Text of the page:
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Cedar Rapids Gazette Newspaper Archive: June 25, 1974 - Page 1

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Publication: Cedar Rapids Gazette

Location: Cedar Rapids, Iowa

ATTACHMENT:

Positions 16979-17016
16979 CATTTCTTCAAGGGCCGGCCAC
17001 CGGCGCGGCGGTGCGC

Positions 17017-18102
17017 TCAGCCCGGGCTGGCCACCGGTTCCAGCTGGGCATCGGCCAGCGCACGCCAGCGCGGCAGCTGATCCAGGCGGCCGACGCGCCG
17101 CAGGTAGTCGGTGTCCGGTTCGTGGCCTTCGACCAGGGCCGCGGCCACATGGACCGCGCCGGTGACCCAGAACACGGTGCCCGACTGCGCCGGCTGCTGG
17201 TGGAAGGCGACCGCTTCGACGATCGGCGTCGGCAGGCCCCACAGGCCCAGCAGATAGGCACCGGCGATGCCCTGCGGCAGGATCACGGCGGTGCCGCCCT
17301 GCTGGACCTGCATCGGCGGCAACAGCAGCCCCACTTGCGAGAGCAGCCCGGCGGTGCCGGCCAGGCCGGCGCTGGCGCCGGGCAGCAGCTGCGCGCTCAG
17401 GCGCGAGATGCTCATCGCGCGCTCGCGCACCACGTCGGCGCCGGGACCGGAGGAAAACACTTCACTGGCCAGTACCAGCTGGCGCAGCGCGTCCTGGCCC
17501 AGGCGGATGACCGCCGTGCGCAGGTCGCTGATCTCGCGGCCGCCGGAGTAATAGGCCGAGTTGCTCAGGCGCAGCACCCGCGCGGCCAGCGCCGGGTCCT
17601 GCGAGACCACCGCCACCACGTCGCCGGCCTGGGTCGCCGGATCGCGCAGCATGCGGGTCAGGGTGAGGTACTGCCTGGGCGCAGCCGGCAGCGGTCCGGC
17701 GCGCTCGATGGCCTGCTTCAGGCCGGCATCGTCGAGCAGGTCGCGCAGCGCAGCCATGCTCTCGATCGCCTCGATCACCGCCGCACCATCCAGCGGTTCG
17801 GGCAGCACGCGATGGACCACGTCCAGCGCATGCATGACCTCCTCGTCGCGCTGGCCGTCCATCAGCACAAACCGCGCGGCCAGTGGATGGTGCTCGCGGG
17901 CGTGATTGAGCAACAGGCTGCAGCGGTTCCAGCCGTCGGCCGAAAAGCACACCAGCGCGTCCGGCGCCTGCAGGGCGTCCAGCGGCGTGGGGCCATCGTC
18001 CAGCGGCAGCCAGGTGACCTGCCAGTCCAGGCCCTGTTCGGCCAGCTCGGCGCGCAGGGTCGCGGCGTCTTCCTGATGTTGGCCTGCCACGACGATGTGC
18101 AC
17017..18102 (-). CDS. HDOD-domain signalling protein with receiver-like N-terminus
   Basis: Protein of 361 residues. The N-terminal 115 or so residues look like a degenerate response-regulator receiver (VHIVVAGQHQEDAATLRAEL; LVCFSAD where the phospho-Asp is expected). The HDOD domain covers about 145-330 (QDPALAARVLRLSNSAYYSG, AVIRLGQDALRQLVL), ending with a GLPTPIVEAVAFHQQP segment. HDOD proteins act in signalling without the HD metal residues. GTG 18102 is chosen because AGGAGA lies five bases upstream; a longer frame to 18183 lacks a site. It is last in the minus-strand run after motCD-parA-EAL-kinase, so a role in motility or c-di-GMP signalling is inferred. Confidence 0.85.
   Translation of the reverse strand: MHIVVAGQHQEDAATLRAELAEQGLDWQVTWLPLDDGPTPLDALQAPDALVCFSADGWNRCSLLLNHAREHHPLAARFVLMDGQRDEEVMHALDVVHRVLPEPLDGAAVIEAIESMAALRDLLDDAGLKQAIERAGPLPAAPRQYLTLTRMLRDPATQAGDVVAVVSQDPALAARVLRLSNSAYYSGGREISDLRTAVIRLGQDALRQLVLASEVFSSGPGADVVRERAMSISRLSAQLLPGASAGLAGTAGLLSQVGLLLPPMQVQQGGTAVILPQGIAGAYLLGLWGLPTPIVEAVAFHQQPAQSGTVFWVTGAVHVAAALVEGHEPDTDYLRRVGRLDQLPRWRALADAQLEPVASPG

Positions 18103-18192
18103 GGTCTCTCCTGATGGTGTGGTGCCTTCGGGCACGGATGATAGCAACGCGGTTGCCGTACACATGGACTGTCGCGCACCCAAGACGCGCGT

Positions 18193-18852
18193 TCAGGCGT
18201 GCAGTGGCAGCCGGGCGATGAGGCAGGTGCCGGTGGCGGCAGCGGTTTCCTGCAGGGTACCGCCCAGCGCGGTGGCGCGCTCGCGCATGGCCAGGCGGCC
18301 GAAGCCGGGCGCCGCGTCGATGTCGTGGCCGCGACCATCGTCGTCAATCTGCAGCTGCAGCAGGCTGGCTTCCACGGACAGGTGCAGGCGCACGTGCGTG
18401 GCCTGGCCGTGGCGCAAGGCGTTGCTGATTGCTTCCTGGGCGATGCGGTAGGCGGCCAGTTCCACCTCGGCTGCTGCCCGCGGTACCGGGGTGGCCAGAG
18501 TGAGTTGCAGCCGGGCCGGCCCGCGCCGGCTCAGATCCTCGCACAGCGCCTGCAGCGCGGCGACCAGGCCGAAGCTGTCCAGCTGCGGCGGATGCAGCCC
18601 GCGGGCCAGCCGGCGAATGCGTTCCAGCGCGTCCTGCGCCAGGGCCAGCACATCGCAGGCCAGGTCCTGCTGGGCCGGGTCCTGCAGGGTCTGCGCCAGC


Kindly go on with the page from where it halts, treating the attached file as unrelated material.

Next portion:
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   Cedar Rapids Gazette (Newspaper) - June 25, 1974, Cedar Rapids, Iowa                                Weather- Kair through Wednes- day. Low tonight, mid 50s. High Wednesday iu the upper 70s. VOUIMK 92 NUMUKK 167 NIXON C.'KIMK UAI'lUS, IOWA. JUNK 25, 1974 CITY FINAL 15 CENTS ASSOCIATED PHKSS, UFI, NEW YORK TIMES BEGINS Terrorists Kill Four in Israel By United Press International but figures were not The military command of immediately. Palestinian guerillas assumed responsibility for an attack early Tuesday on the Israeli seacoast town of Nahariyya and said it was a reprisal for Israeli air raids on Palestinian refugee camps in Lebanon. Cut Down Four Israelis were killed, in- cluding a woman and her two children who tried to escape the guerillas by jumping out an apartment building window. An Israeli soldier was killed in the ensuing attack on the building. The three attacking guerillas were cut down when Israeli troops blasted their way into an apartment building where they were holding out. Six soldiers and a civilian were wounded. "This operation was a quick reply to the barbaric attacks which the enemy launched on the refugee camps of our peo- a statement issued in Da- mascus by the General Opm- mand of the Palestinian Revolu- tion said. Newsmen reported that Israe- li heavy artillery opened up on a Lebanese village hours after the guerilla raid. -1 Denied Report An Israeli military spokesman denied the shelling report. The newsmen said the shell- ing of the Lebanese village of Jouaya 12 miles from the Israeli frontier began at sunset. The newsmen said some peo- ple were hurt in the bombard- Four Austrian Soldiers Die in Golan Blast By Associated Press Four Austrian soldiers of the U. N. Disengagement Observer Force in the Golan Heights were killed and one wounded Tuesday when a land, mine exploded, a spokesman at U. N. head- quarters in New York reported. The explosion occurred as 500 Syrian soldiers worked to clear mines from the buffer zone sep- arating Syrian and Israeli troops. The spokesman. William Pow- ell, said the victims were among UNDOF troops moving into the buffer zone. He had no other details. They were the first casualties of the observer force set up in the troop disengagement agree- ment worked out this spring by Secretary of State Kissinger to end months of fighting in the Golan. A U. N. spokesman in Damas- cus said the Syrian soldiers were put to work clearing land mines because of fears that the explosives would hamper Syrian civilians' return to the em- battled area. UP1 Correspondent Thomas Ackernian reported from north- ern Israel seeing two Israeli Phantom lighter-bombers streaking below radar level in the direction of Lebanon. The statement of the Pales- tinian general command did not identify the organization to which the three Arab attackers belonged, but other guerilla sources in Beirut said they be- longed to Al Fatah, the largest guerilla organization. Touched Shore The guerillas landed at the resort of Nahariyya, a town of about four miles south of the Lebanese border. They came in from the Medi- terranean on a rubber, raft equipped with an outboard motor and touched shore about 200 yards from the three-story apartment building, an Israeli military spokesman said. The Palestinian news agency WAFA claimed in Damascus, Syria, the attack was staged by Palestinians based in Israel in- stead of Lebanon and denied that the terrorists had entered Israel by boat. Neighbors said the assault began an hour before midnight and ended hours later when army troops stormed the white concrete and stone building under heavy fife. "There is a possibility that more attempts may'be made by sea because the guerillas might be finding it harder to cross the frontier by an Israeli military spokesman said after inspecting the rubber raft. Gunfire Answered Witnesses in Nahariyya said the guerillas were first seen by two civilian guards who ordered them to halt in the street and were answered by gunfire as the raiders rushed for the apart- ment building. Authorities said the guerillas apparently planned to strike a school in the neighborhood where students were to prepare for an end-of-term party later in the day. "The first thing I heard was said Mrs. Hanna Halevi, a tenant in the apart- m e n t building. "We didn't move. We were afraid to make noise." The guerillas went through the building spraying each apartment door with machine gun fire, then broke into the apartment where Mrs. Irene Zarakin, a 38-year-old kinder- garten teacher, her husband and two children were hiding. Tried To Escape Mrs. Zarakin and her 5-year- old son and 10-year-old daughter tried to escape by jumping from a window but were cut down by (Continued: Page 3, Col. 3.) Try To ing on 37 j countiesiStrengthen i ni Soviet Tie Wirepfioto ATTACK'S AFTERMATH ,A fearful mother and her child are escorted ,by a police officer from an apartment building in Nahariyya, Israel, Monday night after an attack by Palestinian guerillas. ilk Gifts to House Members Split Panel WASHINGTON In a 21-17 party line vote, the house judici- ary committee Tuesday killed a motion to subpoena house records on campaign contribu- tions given m c m b e r s of congress by milk producers in 1970-71. The committee subsequently voted to RO into closed session to debate making public some of Ihe 7.000 pages of evidence il tigate what motivates congress- has examined during its in-lmen lo back legislation (jiiiry into impeachment ofj Witnesses President Nixon and lo discuss by a campaign pledge from milk producers. Nixon ar- gued he was under congres- sional pressure lo meet dairy- men's demands. MayiK said 154 members of congress co-sponsored Icgisla lion to force higher price sup- Senate Race; Severn Quits 'C.R. Board Cedar Rapids Steve Sovern, member of the Cedar Rapids Community school board, resigned Monday night to run for the Iowa senate. Sovern, top vote-getter in last September's school board elec- Interest High in Tama Vote By Frank Nye The two leaders in the con- tinuing race for the Democratic nomination for Third district congressman were'oiling cam- paign machinery Tuesday in preparation for court-ordered July 2 elections in four Tama county precincts. State Rep. Stephen Rapp, 25, lion, said he was resigning be- Waterloo lawyer, was just'due cause, "I am personally con- back from vacation Tuesday to renew his vote-seeking in the (More School News on Page 13.) vinced that I can provide a greater service to local and state education in the Iowa sen- ate." His 'resignation is effective Sept. 16 so his seat can be filled at this September's school board election. Responsibility If his resignation were effec- tive earlier than that, he said, the board would have to appoint a replacement within 10 days. In a letter announcing his res- ignation, Sovern said a "shift of responsibility from local school boards to the legislature" has occurred in the last four years. "This erosion of local prero- gatives has regrettably oc- curred in the absence of a cor- responding sensitization of stale government to the very immedi- ate needs of children and their Sovern said. A Factor Another factor in his resigna- hope of preserving the 62-vote victory he scored in the June 4 primary election over Nicholas Johnson, 39, Kesley. His manager, Charles Crews of Waterloo, told reporters "we're starting to campaign im- mediately four precincts." No Authorization? Johnson and his supporters also were hitting the campaign trail after the candidate, a former member of the Federal Communications Commission, charged Democratic state party officials acted without authoriza- Meanwhile, Tama county Au- ditor Alvin Ohrt told The Ga- zette by telephone he is "busier than a cranberry merchant at Christmas time" preparing for the hurry-up election. With only a week until elec- tion day, Ohrt already had in hand the names of four of five election officials who'll serve in the new voting precinct on the Mesquakie Indian settlement and he said he's asking officials who served in the other three precincts June 4 to serve again July 2. Nominate Officials In issuing his order for the new elections in Cedar Rapids Monday, Federal Judge Edward McManus decreed the Sac and Fox tribal council should nomin- ate officials to serve in the new settlement polling place July 2. Ohrt'said the council had nominated Karen Bear Morris, Adeline Wanatee, Peggy Wana- tion of the slate central commit-j tee and Curtis Davenport tee in entering the court case four of the five officials. urday to those who want to cas absentee ballots. Absentee Ballots Application may be made for absentee ballots immediately he said, but added there is slight chance any that woulc have to be mailed would be re turned in time to be counted. Ohrt reiterated Tuesday thai a survey by his office indicatec no Indians had voted in Mon tour, Tama or Toledo's Firsl ward in the June 4 primary, even though the lawyer for Democratic officials said they had indications some had voted. It was because of this, ap- parently, that Judge McManus ordered new elections in these three precincts as well as first-time election on the settle- ment grounds. Denied Voting Right The order resulted from a suil brought by some settlement In- dians charging they were deniec the right to vote June 4 because DKS MOINES (AP) The federal government said Mon- day that it has declared 37 Iowa counties disaster areas in the wake of last week's storms. (lov. Robert Hay had asked that counties be named. Tiie counties eligible for dis- aster aid are Allamakee, Ben- ton, Butler, Carroll, Cass, Ce- dar, Clayton, Clinton, Crawford, Delaware, DCS Moines, Du- jbuquc, Greene and Guthrie. Also Harrison, Iowa, Jack- son, Jasper, Johnson, Jones, Kcokuk, Linn, Louisa, Madi- son, Mahaska, Marion, Mar- Mitchell, Monona, Polk, Poweshick, Ringgold, Scott, Story, Tama, Van Buren and Warren. The Federal Disaster Assist- ance Administration's regional director, Francis Tobin, said in Kansas City that one-stop dis- aster assistance centers have 3een set up in Ankeny, Marengo and Dubuque. The centers are where individ- uals in the declared counties who suffered damage can seek help and information. The Iowa disaster resulted from severe storms and flood- ing beginning about May 13. Assistance for Iowa will in elude temporary housing, dis aster unemployment assistance debris removal, repair or res toration of streets, bridges am public facilities, and low-inter est loans. Similar that resulted in the new elec- tions. there was no polling place avail- disaster programs were also set up for Alaska am Illinois. Toledo Girl Fatally injured Ohrt also announced his office will remain open until noon Sat- Right-To-Reply Press Law Axed by Court Ohrt. said earlier that he hadj tried to set up a polling place in the settlement school house but the council told him it would be but it was understood Indians could i vote in the other three pre- cincts, where they had vote TOLEDO A 13-year-old rural Toledo girl was fatally in jured when the bicycle she was riding was struck by a car a p.m. Monday on highway 31 just west of the Toledo citi limits. Rhonda Stevenson, daughter of Mr. and Mrs. Ronald Steven son who live just west of Toledo died of multiple injuries at the scene of the accident. According to the state trooper who investigated the accident the girl was westbound on the bicycle and attempted to tun left onto a gravel road to go to her home. The bicycle was struck from the rear by a west-bound car driven by Dr. Massoud Mirsha hidi, 47, Ames. The impact of the acciden forced the girl into the air am into the windshield of the car. Dr. Shahidi was charged with stop in the assure( ahead, accident marks Tama sccontl lrafflc fatallty WASHINGTON The supreme court Tuesday unani- tion was his desire to avoid mix- mously struck down a Florida political candi- plied only rarely until Pat L. previously. However, no official Tornille. "a candidate for the j notice was posted to that effect, state legislature, invoked it in' Ohrt said he was not asked by support of his demand for court to furnish proof that WASHINGTON (AP) Prcs- dcnt Nixon left Tuesday for a Moscow summit with a pledge o seek closer cooperation with he Soviet Union and a lesscn- ng of "the burden and threat" >f nuclear weapons. In a brief statement before caving nearby Andrews air 'orce base, Nixon listed three goals for his summit meeting vilh Soviet leaders: To strengthen tics between the U.S. and the Soviet Union. To "develop areas of cooper- ation to displace areas of con- rontation" elsewhere in the world, and To progress toward limiting both the burden and threat of nuclear weapons." The Moscow summit is ex-' pected to produce a partial ban on underground nuclear weap- ons tests and an agreement in principle to harness fast-devel- oping nuclear technology. Comprehensive Treaty But Secretary of State Kissin- ger told a news conference Mon- day that the third annual sum- mit is unlikely to produce a comprehensive treaty limiting offensive nuclear weapons. Nixon, Kissinger and a huge entourage were to stop first in Brussels so that Nixon can sign a new declaration of trans-At- lantic cooperation with the North Atlantic Treaty Organiza- tion on Wednesday. "Our purpose in Brussels will be to meet with old friends and renew our support of the great NATO Nixon said. He said he hoped the declara- tion to be signed there would bring "new purpose and new di- rection" to the alliance. The Chief Executive spoke in- formally to a group of White House employes before making the helicopter ride to Andrews. He was accompanied to An- drews by his daughters, Tricia Cox and Julie Eisenhower. The presidential party, includ- ing Nixon and Kissinger, departed from Andrews 'at a.m. CDT. NATO Officials In Brussels, Nixon will confer also with Italian Prime Minis- ter Mariano Rumor, West Ger- man Chancellor Helmut Schmidt, British Prime Minis- ter Wilson and NATO officials. Nixon will spend a week in the Soviet Union, arriving there Thursday. The top subject on his agenda is nuclear weapons controls. "For the United States not to make a major effort in this field is something no future gen- eration could possibly under- Kissinger told a prc- summit news conference. But, he said, the administra- (Continued: Page 3, Col. 6.) ing "partisan politics and school law granting affairs" since observers wouldjdales the right to free reply j space in the Miami Herald tono Indians had voted at Mon- believe his politically motivated. contributions were [space in newspapers in which j reply to two critical editorials jtour. Tama or Toledo. Dtivated. they are criticized. idurinR his 1972 campaign. I Avoid Duplicali' Sovern said dividing his timcj Mississippi is the only other A Florida trial coi between the school board with such a law but it argumen rejected nl bin the court Duplication The court apparently ordered FMC Will Expand C.R. Crane Facility his senatorial campaign wouldibclievcd other stales might on-j Florida .supreme be a disservice lo all concerned, act one if Florida's had bcen'ivilh him. He is a Democratic valid. Senator McCIellan Smaller Number for the 15th senatorial districtjiD-Ark.) has suggested eon- seat, and will oppose State SouJgress consider a federal right- Ralph Poller, a Republican. Ito-replv law assertion that the.............. tas ;tion results until he decided election in the three lure and assembly of large wire precincts to avoid any duplica-l Corp. of Chicago Tues- rope truck cranes, lion. Previously, the judge bad-day announced plans for major ln commenting on the cxpcn- ,ordered the state in its crane and cx. sion. new division manager Vin- Burgflr took note of Tornillo-s board to withhold he Tama coumv June-I olec-i Nominations I Two years remain on Severn's.' ports. But committee Chairman (Continued: Pafie 10. Col. Rodino (D-N.J.) said the com-; mittee has no aulhorilv to inves- L. Martin said, "We are r j pleased at the corporation's of the firmj faith in the fact that we were Today's Index what witnesses, if any, it will :all. The vole against subpoenaing before to leave the room. All 21 Demo- crats opposed tin1 motion of Hep. May-lie lli-lowa) and all 17 Republicans supported il. One of Ilic. alligations against Nixon in lln1 impeachment in- quiry is Ilial ho was influenced in r'alsiim dairy supports Senior committee members have drawn up a tentati of eight possible witnesses lo call in the impeachment inves- tigation but Hie enlirc commit- tee must decide whether to call any of them, and whether to do il in public. The list of possible witnesses indicates Hie committee may he Incusing ils inquiry on the March 21, 1973, payment lo (Continued: f'ufie. II, Col. 7.1 Comics 22 Crossword 22 Dully liccord 3 Dentils 3 Farm 12 Editorial 8 Financial 21! Marlon 21 Movies 21 Sodely Sports State 1.5 Television 20 Want Alls Editors' Itcasun whether to order a new election, j'onneny known as approval for not only an Chief Justice wrilhifilnumbe'r of publishers exercising! Johnson virtually. Bowlin in for the court, said 'compelling an increasing influence over -Democratic parly oflicial.s with now KP" I ni edilors or publishers publish public opinion. trying to do him in by pUnl. which now of on, pl.mls ,n Cedar that which .should nol bo is at issue in He said the as a command .sense as a statute or forbidding" a to publish; Florida's rem- The law violates Ihojody (or Ihe problem amounts lo First Amendment guarantee (if a free press, he said. The court said it has yd lo be demonstrated how govern- ment regulations over a news- paper's judgment aboul wbat it puiilislies could hi' exercised iiieiit unaranlces (if n free press. governmental coercion condiet- ing with the l.'oiistilulion. In other action 'hiesday, Ihe courl: Killed G to 3 that unions rep- plant will manufacture hydraulic :xpansion dcvelop- lo let residents of one precincl Mrudion is expected to begin ment effort will be an imporl- lAuf-. I. (ant key to our future success." (Continued: Page 10, U.1. j New Plant No Increase Martin said he does not antici- The average householder gels Plans ;ilso were announced for the construction of a new plant, a square foot building with an expected resenting federal employes hl, subject In Hie. .same free ,ljm Page 111, Col. -1.1 tdliiiKJomploycs in Bowling Green, Ky. Construction is scheduled to begin in September, with a com- pletion dale of 1975. This plant will be devoled to the manufac- pate mi increase in employment at Ihe Cedar Itapids plant. The firm, at both ils liowlini; street facility and the building on Sixth street SW, has on its payroll. This, says Martin, reflects n (Conlinued: Page 1.1, Col. (1.)